How I Met Your Mother Recap – Weekend at Barney’s

Season 8, Episode 18
Weekend at Barney’s

Much like Seth MacFarlane hosting the Oscars last night, I had high hopes going into tonight’s new HIMYM episode, tantalizing titled “Weekend at Barney’s.” But also like the Oscars, my hopes were quickly dashed a mere few minutes in. You can’t call a HIMYM episode “Weekend at Barney’s” and only show us a few minutes—if that—of bodacious late 80s cult classic awesomeness. This should have been an episode on par with “Trilogy Time,” given how often the guys reference both movies. But alas, tonight’s episode sort of flopped liked fake dead Barney.

It all started with Barney having a dream—or perhaps in his case a nightmare—of one of his favorite Play Book plays named, you guessed it, “Weekend at Barney’s.” Just like the movie Weekend at Bernie’s, his buddies pretend that Barney is dead but keep him ‘alive’ to pick up bodacious babes. Why is this a disturbing dream for Barney? Only because he still misses his Play Book even though he burned it to prove his love to Patrice Robin, and now the plays still find him in his dreams…taunting him to play. Robin is definitely not amused to be woken from her sleep by Barney’s visions of his Play Book past.

Meanwhile, for inexplicable reasons, Ted is still dating the certifiably insane Jeanette. Ugh, I just so do not like this story line. At all. Does anyone actually believe that Ted has truly not been ready to “settle down” since day one of this show? Sure he had some fun stories of single life and the dating world over the years—and we the audience along with Future Ted now appreciate his many, many life experiences—but season one Ted desperately and truly would have married season one Robin if he could have. Add this to the fact that Jeanette is truly crazy. Ted has met and dated crazy women before, and quickly dumped them. And none of those women ever trashed his apartment multiple times in a short time period. I guess we are supposed to believe that this is just a final, uncharacteristic, zany phase for Ted.

Elsewhere, Lily gets her first real assignment to schmooze a new up-and-coming artist as part of her new job for The Captain. Marshall goes to the art gallery with his wife to support her and is sure to bring along a snack of Skittles (wise planning, Mr. Eriksen). Lily’s schmoozing doesn’t exactly go as planned, and neither does Marshall’s attempt to be Mr. Outgoing and make new friends with his lame (yet amusing!) art jokes. But everyone takes notice when, during a minute of silence to honor the artist’s deceased grandmother, Marshall’s bag of Skittles breaks open and loudly spills piece by piece to the floor. Again, this joke was an error of expectation: I think it would have been funnier if I had not already been told that Marshall would never, ever buy another bag of Skittles ever again. Hmmm, I can’t imagine that some embarrassing candy spillage would make Marshall swear off the candy forever. Especially after turning the night into a positive one: apparently both Marshall and the artist, Strickland Stevens, have a mutual love of Teenage Mutant Ninja Turtles. And it also turns out that Lily will stand by her embarrassing hubby because he has stood by her for multiple nip slips over the years.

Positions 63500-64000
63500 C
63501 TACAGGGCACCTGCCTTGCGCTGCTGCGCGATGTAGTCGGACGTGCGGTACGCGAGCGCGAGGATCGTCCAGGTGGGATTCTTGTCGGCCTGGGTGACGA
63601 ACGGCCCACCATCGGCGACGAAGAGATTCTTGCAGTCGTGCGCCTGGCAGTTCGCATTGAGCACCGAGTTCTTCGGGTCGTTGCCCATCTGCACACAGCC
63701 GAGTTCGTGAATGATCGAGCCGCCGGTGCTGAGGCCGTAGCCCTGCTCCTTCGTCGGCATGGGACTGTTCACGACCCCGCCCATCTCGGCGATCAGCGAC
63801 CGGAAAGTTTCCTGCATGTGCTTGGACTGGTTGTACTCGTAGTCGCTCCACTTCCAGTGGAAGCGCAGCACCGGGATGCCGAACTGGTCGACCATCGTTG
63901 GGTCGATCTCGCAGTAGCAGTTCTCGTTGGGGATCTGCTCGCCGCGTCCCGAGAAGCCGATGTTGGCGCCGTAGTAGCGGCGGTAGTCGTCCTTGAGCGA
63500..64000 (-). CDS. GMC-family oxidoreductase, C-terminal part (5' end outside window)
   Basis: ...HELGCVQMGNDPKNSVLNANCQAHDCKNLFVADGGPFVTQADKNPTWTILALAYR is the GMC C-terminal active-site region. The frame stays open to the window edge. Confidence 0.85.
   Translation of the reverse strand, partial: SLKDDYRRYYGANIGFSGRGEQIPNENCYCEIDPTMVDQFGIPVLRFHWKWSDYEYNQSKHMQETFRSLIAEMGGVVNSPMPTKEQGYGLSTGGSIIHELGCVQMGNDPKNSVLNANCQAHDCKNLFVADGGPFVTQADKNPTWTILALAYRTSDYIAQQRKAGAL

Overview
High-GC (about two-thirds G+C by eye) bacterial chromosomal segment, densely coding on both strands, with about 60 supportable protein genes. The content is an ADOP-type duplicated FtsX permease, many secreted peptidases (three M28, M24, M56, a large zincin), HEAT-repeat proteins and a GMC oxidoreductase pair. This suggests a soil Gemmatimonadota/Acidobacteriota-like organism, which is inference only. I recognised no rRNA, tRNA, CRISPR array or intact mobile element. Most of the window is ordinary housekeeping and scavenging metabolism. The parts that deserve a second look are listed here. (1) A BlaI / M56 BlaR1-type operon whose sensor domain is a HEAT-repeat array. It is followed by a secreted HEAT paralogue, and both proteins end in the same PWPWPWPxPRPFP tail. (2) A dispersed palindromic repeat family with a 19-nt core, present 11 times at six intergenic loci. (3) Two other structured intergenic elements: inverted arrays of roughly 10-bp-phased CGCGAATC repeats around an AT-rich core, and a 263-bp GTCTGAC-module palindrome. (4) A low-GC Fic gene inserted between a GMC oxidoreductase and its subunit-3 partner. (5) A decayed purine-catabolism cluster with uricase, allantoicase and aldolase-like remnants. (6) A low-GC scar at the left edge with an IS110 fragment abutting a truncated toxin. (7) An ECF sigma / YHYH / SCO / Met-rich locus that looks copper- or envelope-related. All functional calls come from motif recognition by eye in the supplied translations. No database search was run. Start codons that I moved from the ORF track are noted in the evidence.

As for the infamous Play Book, Barney still struggles to purge himself of the joys of lying to girls to get them into bed. Therefore, he sets up command in Ted’s apartment and directs him to run several plays through an earpiece. In one of the better gags of the night, Ted seemingly talks to himself like a crazy person when in fact he is arguing with Barney through his hidden microphone. Robin is not thrilled to bust in on the operation and discover that Barney still has the real Play Book. Barney and Robin proceed to have their weekly fight over Barney’s womanizing past and, once again, they make up in a sweet moment. But once again, we have seen a lot of this same argument each week.

Ted finally ends things with Jeanette…or at least she does by blowing up most items in his apartment (seriously, HIMYM?), including the Play Book. But on a much sadder note, are the red cowboy boots really no more?

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